Fox Slams George Clooney for Stance on Climate Change, Comments on Typhoon Haiyan
By Shauna Theel
Fox Business disparaged actor George Clooney as "irresponsible" and "foolish" for allegedly "blaming" Super Typhoon Haiyan on climate change. However, Clooney merely stated that regardless of "whether or not this particular storm" can be attributed to climate change, denying the existence of manmade climate change—as those censuring Clooney have—is "ridiculous."
Super Typhoon Haiyan was one of the strongest tropical cyclones in world history when it struck the Philippines on Nov. 7, killing as many as 10,000 people. Scientists have stated that intense tropical cyclones such as Haiyan are expected to become more frequent as the earth warms, although many caution against attributing Haiyan directly to climate change. Sea level rise due to climate change also worsens the deadly storm surge for tropical cyclones such as Haiyan and Hurricane Sandy.
Well it's just a stupid argument. I mean, whether or not this particular storm is any one—if you have 99 percent of doctors who tell you 'you are sick' and one percent that says 'ah, you're fine,' you probably want to hang out with, check it up for the 99. You know what I mean? I—the idea that we ignore that we are in some way involved in climate change is ridiculous. What's the worst thing that happens? We clean up the earth a little bit? And you know, yeah, I find this to be the most ridiculous argument ever.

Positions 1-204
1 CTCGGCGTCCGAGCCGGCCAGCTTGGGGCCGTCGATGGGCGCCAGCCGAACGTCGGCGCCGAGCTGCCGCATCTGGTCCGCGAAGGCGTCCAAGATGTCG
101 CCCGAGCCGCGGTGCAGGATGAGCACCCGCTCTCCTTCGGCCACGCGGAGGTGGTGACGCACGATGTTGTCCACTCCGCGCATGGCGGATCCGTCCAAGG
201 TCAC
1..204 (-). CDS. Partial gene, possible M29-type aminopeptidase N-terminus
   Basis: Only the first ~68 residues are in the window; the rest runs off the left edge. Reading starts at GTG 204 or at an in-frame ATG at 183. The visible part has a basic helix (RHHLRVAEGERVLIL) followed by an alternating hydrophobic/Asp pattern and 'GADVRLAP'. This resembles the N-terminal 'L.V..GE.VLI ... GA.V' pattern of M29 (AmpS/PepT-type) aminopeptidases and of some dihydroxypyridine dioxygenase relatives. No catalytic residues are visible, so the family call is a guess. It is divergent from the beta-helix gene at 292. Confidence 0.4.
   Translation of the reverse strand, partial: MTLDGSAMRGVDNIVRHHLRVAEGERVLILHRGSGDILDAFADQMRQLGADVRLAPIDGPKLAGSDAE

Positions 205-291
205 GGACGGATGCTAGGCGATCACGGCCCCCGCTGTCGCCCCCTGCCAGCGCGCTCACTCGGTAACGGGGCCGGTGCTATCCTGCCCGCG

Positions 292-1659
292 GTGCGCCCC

On Monday, Fox Business host Stuart Varney and Fox News' senior meteorologist Janice Dean harangued Clooney for supposedly "us[ing] the tragedy to push his climate change agenda," saying his statement was "irresponsible" and "foolish"—without ever airing or quoting what he actually said.
Dean also criticized Clooney for weighing in on climate change because he does not have a "seal of approval" from the American Meteorological Society (AMS), as she does. However, AMS officials have criticized broadcast meteorologists such as Dean for offering "nonscientific" opinions on climate change:
Increasing numbers of broadcast meteorologists, to whom the public looks for information and guidance on climate change and global warming, are not offering scientific information but rather, all too often, nonscientific personal opinions in the media, including personal blogs. Alarmingly, many weathercasters and certified broadcast meteorologists dismiss, in most cases without any sold scientific arguments, the conclusions of the National Research Council, Intergovernmental Panel on Climate Change and other peer-reviewed research.
Dean, who has no educational background in climate science (a field significantly different from weather forecasting), previously promoted the counter-scientific idea that the globe may be cooling based on a single year's data in a FoxNews.com blog. Varney, the host of Fox Business' Varney & Co., has also denied climate change in the past, calling it a "scientific conspiracy," although in 2012 he acknowledged that a study provided "hard evidence" of climate change.
Fox Business was not the only one in the conservative media to jump on Clooney's comments. The Blaze said that "left-wing" Clooney "used the deadly Super Typhoon to slam climate-change skeptics" (capitalization removed), citing the popular conservative aggregator Weasel Zippers, which called Clooney "ignorant and self-righteous."